In FDA's new draft guidance document for use of eICs, there is a teaching moment that is very valuable (probably more valuable to be found in the recent FDA update to the IC Information Sheet- draft).
Stated within the eIC draft on page 3, line 66 to 78: "To many, the term informed consent is mistakenly viewed as synonymous with obtaining a handwritten signature from the subject or the subject’s legally authorized representative (LAR) on a written informed consent form. FDA believes that obtaining a subject’s oral or written informed consent is only part of the consent process. Informed consent involves providing a potential subject with adequate information about the research to allow for an informed decision about the subject’s voluntary participation in the clinical investigation. Informed consent must include a process that facilitates the subject’s comprehension of the information and allows adequate opportunity for the subject to ask questions and consider whether or not to participate (21 CFR 50.20). Furthermore, this process often continues beyond obtaining the subject’s initial consent at the time of enrollment. It may involve providing information as the clinical investigation progresses or as the subject or situation requires. The elements of informed consent for human subjects and the requirements for documentation of informed consent are discussed in 21 CFR 50.25 and 50.27, respectively."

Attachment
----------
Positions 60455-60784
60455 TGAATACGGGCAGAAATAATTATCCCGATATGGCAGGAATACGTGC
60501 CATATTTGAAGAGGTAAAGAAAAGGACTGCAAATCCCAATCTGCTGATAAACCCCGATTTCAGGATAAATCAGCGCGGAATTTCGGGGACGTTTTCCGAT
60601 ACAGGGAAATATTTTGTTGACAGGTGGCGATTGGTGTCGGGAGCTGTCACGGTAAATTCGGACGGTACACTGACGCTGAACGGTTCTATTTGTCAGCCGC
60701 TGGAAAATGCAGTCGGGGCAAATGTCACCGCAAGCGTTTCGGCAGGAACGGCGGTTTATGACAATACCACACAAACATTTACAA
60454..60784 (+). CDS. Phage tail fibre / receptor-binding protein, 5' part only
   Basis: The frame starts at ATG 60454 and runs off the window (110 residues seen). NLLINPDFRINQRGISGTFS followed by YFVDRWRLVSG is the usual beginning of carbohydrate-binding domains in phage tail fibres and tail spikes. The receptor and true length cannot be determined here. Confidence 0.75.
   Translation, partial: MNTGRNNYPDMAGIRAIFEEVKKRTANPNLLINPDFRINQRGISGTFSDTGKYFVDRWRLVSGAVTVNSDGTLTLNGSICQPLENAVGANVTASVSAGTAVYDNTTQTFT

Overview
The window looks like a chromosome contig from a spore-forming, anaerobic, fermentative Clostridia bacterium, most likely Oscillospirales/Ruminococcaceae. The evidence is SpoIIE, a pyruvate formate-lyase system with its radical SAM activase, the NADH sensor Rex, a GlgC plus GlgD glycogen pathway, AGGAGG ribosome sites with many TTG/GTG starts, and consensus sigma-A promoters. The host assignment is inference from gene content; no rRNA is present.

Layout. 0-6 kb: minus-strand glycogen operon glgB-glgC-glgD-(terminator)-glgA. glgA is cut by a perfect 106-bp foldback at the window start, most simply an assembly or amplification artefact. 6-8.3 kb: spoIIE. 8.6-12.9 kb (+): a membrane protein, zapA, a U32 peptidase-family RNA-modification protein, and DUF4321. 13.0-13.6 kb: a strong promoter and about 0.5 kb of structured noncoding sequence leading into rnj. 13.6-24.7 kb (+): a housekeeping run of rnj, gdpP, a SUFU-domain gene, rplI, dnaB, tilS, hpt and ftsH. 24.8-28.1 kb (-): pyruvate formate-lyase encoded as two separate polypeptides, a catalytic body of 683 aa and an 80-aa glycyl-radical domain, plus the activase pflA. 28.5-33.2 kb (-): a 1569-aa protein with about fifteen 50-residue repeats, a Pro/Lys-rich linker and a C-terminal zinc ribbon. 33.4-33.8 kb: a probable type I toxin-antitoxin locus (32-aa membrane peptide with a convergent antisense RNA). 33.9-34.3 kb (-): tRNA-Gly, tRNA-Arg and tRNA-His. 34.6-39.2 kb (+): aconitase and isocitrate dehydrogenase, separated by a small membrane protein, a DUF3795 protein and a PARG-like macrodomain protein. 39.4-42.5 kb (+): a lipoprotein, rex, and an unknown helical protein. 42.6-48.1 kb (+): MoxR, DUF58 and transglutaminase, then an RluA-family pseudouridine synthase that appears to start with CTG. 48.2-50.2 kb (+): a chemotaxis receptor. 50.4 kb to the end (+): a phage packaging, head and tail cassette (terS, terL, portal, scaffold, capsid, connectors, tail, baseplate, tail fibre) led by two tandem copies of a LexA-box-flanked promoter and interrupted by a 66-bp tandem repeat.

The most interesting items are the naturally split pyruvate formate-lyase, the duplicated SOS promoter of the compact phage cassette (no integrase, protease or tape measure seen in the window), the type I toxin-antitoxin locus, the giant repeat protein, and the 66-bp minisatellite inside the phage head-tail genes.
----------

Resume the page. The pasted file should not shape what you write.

Being able to reconstruct this process is important and is more than a statement or sticker that says something like . . . patient was consented prior to study procedures and the patient voluntarily consented to participate in the study. . . This generic statement is not attributable to the process and is like me saying I folowed the protocol without providing proof. Source documentation would be a bunch of affirmations. Thoughts?